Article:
Beard v. Wolf et al
ORDER granting 53 Motion to Dismiss for Failure to State a Claim. Party Pat Dunn (in his official capacity as the Assistant District Attorney of the Parish of Tangipahoa) and Scott Perrilloux (in his official capacity as the District Attorney of the Parish of Tangipahoa) dismissed. Rule 54(b) judgment to be entered as to Dunn and Perrilloux. Signed by Judge Jay C. Zainey on 7/22/14. (jrc)
UNITED STATES DISTRICT COURT
EASTERN DISTRICT OF LOUISIANA
CRANE PAUL WOLF, ET AL.
SECTION: "A" (5)
The following motion is before the Court: Motion to Dismiss (Rec. Doc. 53) filed
by defendants Pat Dunn and Scott Perrilloux. Plaintiff Janice Beard opposes the motion. The
motion, noticed for submission on July 16, 2014, is before the Court on the briefs without
oral argument. For the reasons that follow, the motion is GRANTED.
Plaintiff Janice Beard brings this action pursuant to 42 U.S.C. § 1983 against
defendants Deputy Crane Paul Wolf, Sheriff Daniel Edwards, Scott Perrilloux in his official
capacity as the District Attorney for the Parish of Tangipahoa, and Pat Dunn in his official
capacity as Assistant District Attorney for the Parish of Tangipahoa.1
This action arises out of plaintiff Janice Beard's arrest on February 22, 2013. Beard
was a passenger in a vehicle that was attempting to exit a parking spot at a bar located in
Hammond, Louisiana. (Comp. ¶ 6). The vehicle made contact with another vehicle and
someone called 911. Defendant Wolf responded to the call. Beard contends that Wolf was
belligerent and for no apparent reason pulled her from the vehicle, maced her, and threw her
to the ground. (Id. ¶ 10). Beard contends that she was then arrested without probable cause
Plaintiff's Fourth Amended complaint expressly states that the district attorney
defendants are sued in their official capacities. (Rec. Doc. 45, Fourth Amended Complaint ¶¶ 3E
& 3F). In contrast, the pleadings naming Crane Paul Wolf are express in that he is being sued
both individually and in his official capacity. (Rec. Doc. 1, Comp. ¶¶ 3A, 33; Rec. Doc. 3, First
Amended Comp. ¶ 3A).
and subjected to excessive force in the process. (Id. ¶¶ 11-2).
Beard alleges that she was denied timely medical treatment and food service while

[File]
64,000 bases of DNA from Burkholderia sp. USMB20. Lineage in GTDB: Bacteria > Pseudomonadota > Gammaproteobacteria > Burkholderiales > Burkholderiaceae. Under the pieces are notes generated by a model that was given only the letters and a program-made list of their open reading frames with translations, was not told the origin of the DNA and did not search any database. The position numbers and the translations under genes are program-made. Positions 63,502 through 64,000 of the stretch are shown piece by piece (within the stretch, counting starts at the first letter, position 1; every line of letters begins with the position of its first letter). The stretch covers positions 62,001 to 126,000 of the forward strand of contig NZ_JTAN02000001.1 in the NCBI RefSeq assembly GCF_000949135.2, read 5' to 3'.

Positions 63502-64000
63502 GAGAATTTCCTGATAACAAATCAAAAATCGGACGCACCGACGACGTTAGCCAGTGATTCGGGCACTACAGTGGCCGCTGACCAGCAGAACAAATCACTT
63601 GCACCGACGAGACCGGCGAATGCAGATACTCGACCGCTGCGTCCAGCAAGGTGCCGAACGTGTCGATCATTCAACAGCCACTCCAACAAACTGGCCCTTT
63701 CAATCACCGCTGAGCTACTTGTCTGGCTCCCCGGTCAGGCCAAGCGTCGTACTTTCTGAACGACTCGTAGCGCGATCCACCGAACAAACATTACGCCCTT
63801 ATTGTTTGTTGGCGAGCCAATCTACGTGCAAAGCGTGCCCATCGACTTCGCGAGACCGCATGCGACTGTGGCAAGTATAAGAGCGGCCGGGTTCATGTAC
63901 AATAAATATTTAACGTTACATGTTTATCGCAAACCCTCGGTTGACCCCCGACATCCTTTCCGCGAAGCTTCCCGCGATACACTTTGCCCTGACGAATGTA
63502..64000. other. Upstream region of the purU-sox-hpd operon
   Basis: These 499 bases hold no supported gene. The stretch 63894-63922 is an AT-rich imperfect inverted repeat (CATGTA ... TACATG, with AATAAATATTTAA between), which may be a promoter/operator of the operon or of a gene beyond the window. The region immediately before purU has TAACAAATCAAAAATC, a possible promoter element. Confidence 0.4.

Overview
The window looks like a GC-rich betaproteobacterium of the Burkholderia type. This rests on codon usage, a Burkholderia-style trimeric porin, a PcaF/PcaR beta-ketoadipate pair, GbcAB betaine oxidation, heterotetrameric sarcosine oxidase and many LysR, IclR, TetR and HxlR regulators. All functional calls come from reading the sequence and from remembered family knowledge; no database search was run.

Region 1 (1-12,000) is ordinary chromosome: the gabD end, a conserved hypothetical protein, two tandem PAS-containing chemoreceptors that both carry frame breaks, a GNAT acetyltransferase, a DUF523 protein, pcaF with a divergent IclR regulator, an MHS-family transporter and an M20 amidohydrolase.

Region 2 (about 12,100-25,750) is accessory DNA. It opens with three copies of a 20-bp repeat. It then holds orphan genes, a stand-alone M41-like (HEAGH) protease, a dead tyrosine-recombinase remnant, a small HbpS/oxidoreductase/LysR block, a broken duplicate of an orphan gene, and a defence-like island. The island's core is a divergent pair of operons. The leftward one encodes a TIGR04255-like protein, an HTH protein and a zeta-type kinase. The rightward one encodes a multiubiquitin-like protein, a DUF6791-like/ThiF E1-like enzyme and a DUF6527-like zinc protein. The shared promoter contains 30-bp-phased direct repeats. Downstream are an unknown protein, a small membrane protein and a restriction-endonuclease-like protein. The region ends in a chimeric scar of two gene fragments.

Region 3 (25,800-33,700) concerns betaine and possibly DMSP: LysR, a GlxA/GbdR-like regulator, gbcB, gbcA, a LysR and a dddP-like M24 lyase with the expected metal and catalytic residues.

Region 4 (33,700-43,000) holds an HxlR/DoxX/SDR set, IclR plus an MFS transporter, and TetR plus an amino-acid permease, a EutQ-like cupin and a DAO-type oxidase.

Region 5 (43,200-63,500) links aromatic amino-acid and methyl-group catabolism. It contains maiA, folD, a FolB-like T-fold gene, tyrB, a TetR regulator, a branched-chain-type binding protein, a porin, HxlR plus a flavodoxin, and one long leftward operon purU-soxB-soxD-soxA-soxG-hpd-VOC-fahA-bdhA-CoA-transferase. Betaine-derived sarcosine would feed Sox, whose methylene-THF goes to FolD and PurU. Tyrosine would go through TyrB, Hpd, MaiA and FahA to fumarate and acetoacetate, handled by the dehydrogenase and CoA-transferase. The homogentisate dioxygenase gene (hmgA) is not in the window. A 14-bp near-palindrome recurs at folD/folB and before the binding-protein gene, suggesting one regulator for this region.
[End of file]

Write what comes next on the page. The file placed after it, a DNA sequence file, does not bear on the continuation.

being held at the jail, and deprived of her personal belongings because she lacked the cash
fee to obtain them. (Id. ¶¶ 13-14, 18). The complaint against Wolf and the official capacity
claims against Sheriff Daniel Edwards are brought pursuant to § 1983 and state law.
Plaintiff was charged with resisting an officer, battery of a police officer, and
disturbing the peace. (Rec. Doc. 45, Fourth Amended Complaint ¶ 80). Those charges were
nolle prossed on April 28, 2014. Plaintiff amended her complaint to join claims against
Perrilloux and Dunn (referred to at times collectively as "the District Attorney Defendants")
for malicious prosecution. Beard contends that the District Attorney Defendants failed to
properly investigate the case before charging her and failed to properly weigh all of the
exculpatory evidence in her favor that ultimately led to the dismissal of all charges. (Id. ¶
82). Beard contends there was no probable cause to support the charges against her. (Id. ¶
A jury trial in this matter is scheduled to commence on February 9, 2015. (Rec. Doc.
The District Attorney Defendants now move to dismiss all claims. They argue that the
allegations fail to support a claim against them in their official capacities and that any
derivative state law claims are barred by absolute immunity.
In the context of a motion to dismiss the Court must accept all factual allegations in
the complaint as true and draw all reasonable inferences in the plaintiff’s favor. Lormand v.
US Unwired, Inc., 565 F.3d 228, 232 (5th Cir. 2009) (citing Tellabs, Inc. v. Makor Issues &
Rights, Ltd., 551 U.S. 308 (2007); Scheuer v. Rhodes, 416 U.S. 232, 236 (1974); Lovick v.